A Prothonotary struck out portions of Teva's Statement of
Claim that claimed losses, damages and harm incurred outside the
liability period as set out in section 8(1) of the NOC Regulations.
The Court dismissed Teva's appeal. The Court of Appeal also
dismissed the appeal, finding that it was settled law that a claim
for losses outside the statutory liability period could not
Appeal of Refusal to Add Parties at Remedy Stage
The Court dismissed a motion for the joinder of parties at the
remedy phase of an infringement action in which liability had been
determined. The plaintiffs were seeking to add parties that were
claiming damages through the patentee. A copy of the Court's
decision can be found here. Our summary can be found
The Court of Appeal found no error in principle, and no
misapprehension of the facts in the exercise of the Court's
discretion to refuse the joinder, nor that an obvious injustice
would result from the decision.
Finding of Non-Infringement by Variant Upheld on
The Court held that Matrix did not infringe the claims of the
patent in issue. A copy of the Court's decision can be found here. Our summary can be found
The Court of Appeal dismissed the appeal. The parties did not
dispute that the impugned device had a variant of the claimed
invention, and the issue to be determined on appeal related to
whether this variant had a material effect upon the way the
invention worked. The Court of Appeal found no error of law, or
overriding and palpable errors on questions of fact or mixed law
and fact on the record that would have a material impact on the
Apotex is claiming damages pursuant to s.8 of the Notice of
Compliance Regulations in Ontario Court, and Abbott and Takeda
allege that Apotex infringes certain claims for of two patents.
Takeda brought a motion to add further parties as Plaintiffs to the
counterclaim; pleading that the proposed new Plaintiffs by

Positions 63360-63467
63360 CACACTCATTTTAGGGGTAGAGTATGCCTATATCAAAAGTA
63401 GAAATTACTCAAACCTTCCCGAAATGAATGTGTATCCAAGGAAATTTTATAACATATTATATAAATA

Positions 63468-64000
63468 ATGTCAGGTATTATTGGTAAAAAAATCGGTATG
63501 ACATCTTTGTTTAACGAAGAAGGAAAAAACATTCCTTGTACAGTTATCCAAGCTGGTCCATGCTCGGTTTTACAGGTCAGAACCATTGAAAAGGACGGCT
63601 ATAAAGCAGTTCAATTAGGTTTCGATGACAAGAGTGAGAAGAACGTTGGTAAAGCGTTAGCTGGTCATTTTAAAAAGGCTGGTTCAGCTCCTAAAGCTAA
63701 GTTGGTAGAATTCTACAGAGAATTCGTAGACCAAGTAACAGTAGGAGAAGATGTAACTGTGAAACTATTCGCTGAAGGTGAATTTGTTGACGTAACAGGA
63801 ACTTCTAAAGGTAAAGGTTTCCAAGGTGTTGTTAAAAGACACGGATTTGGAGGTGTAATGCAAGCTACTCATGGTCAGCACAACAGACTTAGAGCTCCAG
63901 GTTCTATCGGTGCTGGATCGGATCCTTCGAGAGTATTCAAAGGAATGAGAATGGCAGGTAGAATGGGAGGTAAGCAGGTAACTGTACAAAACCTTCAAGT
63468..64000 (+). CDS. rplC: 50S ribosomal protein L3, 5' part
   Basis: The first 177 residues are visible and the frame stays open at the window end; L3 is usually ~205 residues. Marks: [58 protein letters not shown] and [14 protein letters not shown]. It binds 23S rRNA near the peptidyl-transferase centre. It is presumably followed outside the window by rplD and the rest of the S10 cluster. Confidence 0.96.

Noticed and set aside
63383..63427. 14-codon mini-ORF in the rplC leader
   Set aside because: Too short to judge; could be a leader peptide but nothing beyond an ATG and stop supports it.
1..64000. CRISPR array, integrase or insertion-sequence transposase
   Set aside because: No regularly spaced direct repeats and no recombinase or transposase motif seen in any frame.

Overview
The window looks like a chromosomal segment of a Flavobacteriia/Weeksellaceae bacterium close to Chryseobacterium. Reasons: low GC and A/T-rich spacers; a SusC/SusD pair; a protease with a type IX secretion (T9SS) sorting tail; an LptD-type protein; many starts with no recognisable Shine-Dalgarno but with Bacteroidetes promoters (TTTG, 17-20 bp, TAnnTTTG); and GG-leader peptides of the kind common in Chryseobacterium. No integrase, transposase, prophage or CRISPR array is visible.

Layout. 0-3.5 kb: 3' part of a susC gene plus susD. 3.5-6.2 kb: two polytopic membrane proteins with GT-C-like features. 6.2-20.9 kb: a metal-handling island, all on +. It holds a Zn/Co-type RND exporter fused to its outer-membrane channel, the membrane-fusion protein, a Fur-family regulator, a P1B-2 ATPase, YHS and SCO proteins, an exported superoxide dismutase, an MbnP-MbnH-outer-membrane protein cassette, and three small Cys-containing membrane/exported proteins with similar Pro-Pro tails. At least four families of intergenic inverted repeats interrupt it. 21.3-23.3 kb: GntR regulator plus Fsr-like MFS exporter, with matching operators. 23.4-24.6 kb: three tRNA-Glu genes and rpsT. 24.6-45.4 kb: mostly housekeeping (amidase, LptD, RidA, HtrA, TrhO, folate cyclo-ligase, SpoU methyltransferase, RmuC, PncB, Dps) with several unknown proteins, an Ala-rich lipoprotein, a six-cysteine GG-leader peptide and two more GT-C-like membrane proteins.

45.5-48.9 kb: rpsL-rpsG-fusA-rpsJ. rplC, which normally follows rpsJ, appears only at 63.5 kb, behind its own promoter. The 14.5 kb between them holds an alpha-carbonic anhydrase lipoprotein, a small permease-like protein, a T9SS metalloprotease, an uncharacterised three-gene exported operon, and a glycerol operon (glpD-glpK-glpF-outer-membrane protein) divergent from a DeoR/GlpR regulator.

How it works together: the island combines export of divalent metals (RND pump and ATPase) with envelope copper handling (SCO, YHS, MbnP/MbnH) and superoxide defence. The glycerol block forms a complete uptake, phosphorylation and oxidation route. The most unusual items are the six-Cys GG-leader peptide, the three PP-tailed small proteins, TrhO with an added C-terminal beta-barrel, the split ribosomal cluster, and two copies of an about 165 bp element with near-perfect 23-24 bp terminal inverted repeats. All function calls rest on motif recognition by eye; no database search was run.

Counterclaim are licensees under the patents in question.
The Court held that the parties sought to be added are members
of a supply chain and accordingly, sales lost would affect those
numbers in the supply chain. The Court also held the further
particulars and other information requested by Apotex was not
necessary in order for the pleading to stand. Thus, the motion was
granted, with costs.
Other Cases of Interest
PMPRB Denies Reduction of Excessive Revenues by Sales
Made with Lower Price
The Panel considered the impact of the Court's decision and
again considered sanofi's arguments that excessive revenues
earned in respect of its products before 2007 should be reduced by
sales of those medicines in and after 2007 that were below the
maximum non-excessive price ("MNE price"). The Panel
reasoned that, once it has quantified the excessive revenues,
section 83(2) of the Patent Act only allows the Panel to choose
amongst the methods of offsetting the revenues, and does not permit
the Panel to make a remedial order or to adjust the dollar amount
of the order.
In this case, the Panel found that the Government of Canada (the
"Government") should have the benefit of the MNE price
before 2007 and the benefit of the lower than MNE price that it
negotiated for the period of 2007 and after 2007. Accepting
sanofi's argument would reduce the benefit obtained by the
The Patented Medicine Prices Review Board issued its Annual Report for 2011.
A recent Saskatchewan Court of Queen's Bench decision allowed a court-appointed receiver to sell and transfer intellectual property rights free and clear of encumbrances, finding that a license to use improvements of an invention was a contractual interest and not a property interest.
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